Vulnerable island states and many countries who support the idea of an ambitious agreement are insisting it clearly recognise that climate science requires global warming to eventually be contained below 1.5 degrees. Several ministers told Wednesday night’s indabas that they would not go home with a vague “expression of sympathy” on the issue. While most negotiators are still holding back their final bottom-line position, some – including St Lucia’s environment minister, James Fletcher, are understood to have told the meeting that the inclusion of a 1.5 degree target was his before leaving. The latest draft seeks to resolve this issue, saying countries will “hold the increase in the global average temperature to well below 2C above pre-industrial levels and to pursue efforts to limit the temperature increase to 1.5°C, recognising that this would significantly reduce risks and impacts of climate change”. This is presented as the final option.
Developing countries are insisting the agreement is clear about the funding they might receive to help reduce emissions and cope with locked-in climate change, with the $100bn a year in public and private finance now promised by 2020 as minimum for post-2020 funding. The latest draft still contains different wording about how ambitious the funding aim should be.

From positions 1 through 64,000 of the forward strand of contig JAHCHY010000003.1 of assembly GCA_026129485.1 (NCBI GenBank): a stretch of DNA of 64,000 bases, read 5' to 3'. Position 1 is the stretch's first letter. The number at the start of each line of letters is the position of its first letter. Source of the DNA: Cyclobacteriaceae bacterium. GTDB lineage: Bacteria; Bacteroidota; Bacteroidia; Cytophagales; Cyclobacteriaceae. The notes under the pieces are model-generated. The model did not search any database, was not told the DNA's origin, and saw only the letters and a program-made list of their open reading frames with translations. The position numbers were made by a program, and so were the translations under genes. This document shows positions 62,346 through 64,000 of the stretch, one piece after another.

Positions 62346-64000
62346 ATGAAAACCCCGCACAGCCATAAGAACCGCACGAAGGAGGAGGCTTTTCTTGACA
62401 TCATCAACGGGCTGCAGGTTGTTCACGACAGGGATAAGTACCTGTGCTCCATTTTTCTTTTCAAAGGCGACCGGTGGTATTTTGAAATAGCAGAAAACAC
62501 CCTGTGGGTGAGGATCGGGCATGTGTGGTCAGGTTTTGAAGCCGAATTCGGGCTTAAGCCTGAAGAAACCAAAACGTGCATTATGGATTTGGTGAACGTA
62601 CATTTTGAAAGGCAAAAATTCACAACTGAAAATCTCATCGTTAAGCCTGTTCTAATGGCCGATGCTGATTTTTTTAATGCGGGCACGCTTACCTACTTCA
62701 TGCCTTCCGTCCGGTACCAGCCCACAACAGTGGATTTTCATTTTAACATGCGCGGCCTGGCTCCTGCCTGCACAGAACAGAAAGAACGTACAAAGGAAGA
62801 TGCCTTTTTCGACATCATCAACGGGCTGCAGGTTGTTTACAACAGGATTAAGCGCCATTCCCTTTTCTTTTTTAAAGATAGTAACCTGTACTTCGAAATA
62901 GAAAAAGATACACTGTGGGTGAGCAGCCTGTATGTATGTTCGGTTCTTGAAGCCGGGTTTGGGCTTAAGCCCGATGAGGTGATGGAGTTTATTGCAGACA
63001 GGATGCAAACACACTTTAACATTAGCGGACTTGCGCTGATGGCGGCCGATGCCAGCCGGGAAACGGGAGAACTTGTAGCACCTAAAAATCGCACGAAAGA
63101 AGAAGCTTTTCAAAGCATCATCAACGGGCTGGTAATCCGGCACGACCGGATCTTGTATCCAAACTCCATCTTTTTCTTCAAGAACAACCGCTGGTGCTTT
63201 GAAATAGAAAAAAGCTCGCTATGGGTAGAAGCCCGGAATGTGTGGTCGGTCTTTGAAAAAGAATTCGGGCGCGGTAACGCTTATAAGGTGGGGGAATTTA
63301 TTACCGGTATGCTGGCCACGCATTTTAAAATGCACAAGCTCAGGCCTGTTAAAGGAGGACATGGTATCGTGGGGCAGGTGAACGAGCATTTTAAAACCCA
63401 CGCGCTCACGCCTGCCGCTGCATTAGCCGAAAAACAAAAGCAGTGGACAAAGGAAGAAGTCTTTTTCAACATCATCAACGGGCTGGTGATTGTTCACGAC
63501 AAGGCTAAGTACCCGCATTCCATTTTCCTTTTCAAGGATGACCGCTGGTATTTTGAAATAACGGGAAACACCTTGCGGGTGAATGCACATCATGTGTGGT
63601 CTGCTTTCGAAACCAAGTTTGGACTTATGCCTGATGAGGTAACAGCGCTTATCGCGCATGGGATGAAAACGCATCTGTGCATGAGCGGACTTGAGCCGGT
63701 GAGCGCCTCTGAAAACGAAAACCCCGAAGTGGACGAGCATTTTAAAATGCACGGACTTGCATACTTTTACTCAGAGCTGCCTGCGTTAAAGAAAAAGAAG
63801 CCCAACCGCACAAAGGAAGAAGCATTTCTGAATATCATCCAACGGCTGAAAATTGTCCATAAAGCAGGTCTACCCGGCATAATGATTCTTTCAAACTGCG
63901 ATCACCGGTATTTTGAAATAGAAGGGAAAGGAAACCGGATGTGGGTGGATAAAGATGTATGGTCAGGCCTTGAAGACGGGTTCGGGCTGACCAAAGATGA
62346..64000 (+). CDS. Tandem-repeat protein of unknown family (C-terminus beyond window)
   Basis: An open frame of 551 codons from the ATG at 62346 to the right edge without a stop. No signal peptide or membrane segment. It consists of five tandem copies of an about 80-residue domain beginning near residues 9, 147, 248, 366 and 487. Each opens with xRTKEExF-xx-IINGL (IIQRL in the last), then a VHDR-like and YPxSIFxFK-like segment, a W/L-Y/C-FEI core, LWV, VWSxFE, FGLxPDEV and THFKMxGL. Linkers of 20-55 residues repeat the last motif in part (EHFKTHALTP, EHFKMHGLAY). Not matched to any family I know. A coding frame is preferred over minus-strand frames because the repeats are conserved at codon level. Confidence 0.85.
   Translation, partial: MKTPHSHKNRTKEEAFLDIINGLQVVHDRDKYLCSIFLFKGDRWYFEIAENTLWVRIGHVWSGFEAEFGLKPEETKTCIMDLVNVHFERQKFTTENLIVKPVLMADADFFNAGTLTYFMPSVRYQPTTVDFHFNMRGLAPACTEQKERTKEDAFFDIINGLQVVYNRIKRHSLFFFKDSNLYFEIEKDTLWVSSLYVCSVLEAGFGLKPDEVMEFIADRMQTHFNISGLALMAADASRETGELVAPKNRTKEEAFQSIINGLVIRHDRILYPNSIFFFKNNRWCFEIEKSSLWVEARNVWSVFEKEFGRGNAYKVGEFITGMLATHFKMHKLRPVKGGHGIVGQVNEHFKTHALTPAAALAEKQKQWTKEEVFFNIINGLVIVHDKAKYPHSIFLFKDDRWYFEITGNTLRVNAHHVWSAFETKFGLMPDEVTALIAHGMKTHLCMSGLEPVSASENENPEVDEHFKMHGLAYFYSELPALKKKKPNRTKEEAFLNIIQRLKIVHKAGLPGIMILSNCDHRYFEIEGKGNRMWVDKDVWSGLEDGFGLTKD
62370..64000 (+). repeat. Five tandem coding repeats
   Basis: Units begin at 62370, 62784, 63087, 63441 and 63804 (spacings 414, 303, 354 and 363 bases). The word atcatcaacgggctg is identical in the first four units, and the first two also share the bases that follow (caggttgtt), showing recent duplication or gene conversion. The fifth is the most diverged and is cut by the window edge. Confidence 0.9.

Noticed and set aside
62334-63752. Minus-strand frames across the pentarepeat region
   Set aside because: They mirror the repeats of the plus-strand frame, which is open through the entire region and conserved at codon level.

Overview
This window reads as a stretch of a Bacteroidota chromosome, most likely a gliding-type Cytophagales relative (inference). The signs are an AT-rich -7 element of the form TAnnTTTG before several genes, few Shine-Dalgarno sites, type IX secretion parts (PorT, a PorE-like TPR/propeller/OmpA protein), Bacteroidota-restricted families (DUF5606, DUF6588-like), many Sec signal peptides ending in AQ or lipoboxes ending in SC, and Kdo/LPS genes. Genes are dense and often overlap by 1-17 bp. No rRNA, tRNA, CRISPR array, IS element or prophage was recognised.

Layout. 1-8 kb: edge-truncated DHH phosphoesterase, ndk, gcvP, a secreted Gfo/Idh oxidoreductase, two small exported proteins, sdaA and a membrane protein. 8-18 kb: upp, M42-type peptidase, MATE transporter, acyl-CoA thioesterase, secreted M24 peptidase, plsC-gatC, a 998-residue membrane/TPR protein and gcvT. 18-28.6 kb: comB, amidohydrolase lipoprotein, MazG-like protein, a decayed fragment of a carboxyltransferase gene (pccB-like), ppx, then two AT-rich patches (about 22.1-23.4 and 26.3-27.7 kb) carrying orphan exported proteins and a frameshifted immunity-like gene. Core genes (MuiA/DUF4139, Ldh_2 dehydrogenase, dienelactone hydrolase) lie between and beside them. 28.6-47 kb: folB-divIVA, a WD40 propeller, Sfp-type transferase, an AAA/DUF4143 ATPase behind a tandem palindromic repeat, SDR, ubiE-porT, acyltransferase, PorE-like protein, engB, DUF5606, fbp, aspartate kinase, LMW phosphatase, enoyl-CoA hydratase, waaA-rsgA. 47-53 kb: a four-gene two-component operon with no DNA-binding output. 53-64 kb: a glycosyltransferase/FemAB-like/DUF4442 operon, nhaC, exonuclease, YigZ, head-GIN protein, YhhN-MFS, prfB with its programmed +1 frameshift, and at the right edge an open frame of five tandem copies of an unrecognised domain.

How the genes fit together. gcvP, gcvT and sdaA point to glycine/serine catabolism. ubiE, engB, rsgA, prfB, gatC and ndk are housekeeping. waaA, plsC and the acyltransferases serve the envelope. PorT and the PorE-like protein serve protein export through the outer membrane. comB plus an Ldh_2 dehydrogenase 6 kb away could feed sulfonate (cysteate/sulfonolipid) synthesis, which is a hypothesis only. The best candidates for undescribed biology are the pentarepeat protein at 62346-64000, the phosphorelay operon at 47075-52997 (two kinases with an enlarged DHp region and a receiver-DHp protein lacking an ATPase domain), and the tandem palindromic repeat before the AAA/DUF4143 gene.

Developed countries including the US and Australia and vulnerable countries are insisting the agreement make it clear that eventually all countries will need to account for and report their emissions in similar ways, with regular reviews of national commitments. Developing countries want to keep the division set up in the 1992 framework climate convention between the requirements of rich and poor nations. This is not yet resolved.
The dispute over loss and damage is also unresolved.
And so is the dispute over the Environmental Court that the undersigned, founded many years back…
Still things progressed and the negotiators at the world climate talks of Paris released the latest “new” draft Friday that drops the most radical ideas — including an international tribunal to punish polluters — but leaves major issues unresolved, such as who should pay to help the most vulnerable nations cope with global warming.
John Kerry US Secretary of State, who had challenged diplomats to reach agreement by Friday’s end of day deadline, promised American funding for low-lying island nations and other countries hit hardest by the rising seas and extreme weather that scientists attribute to man-made emissions of carbon dioxide and other greenhouse gases, and said: “Our aim can be nothing less than a steady transformation of the global economy.”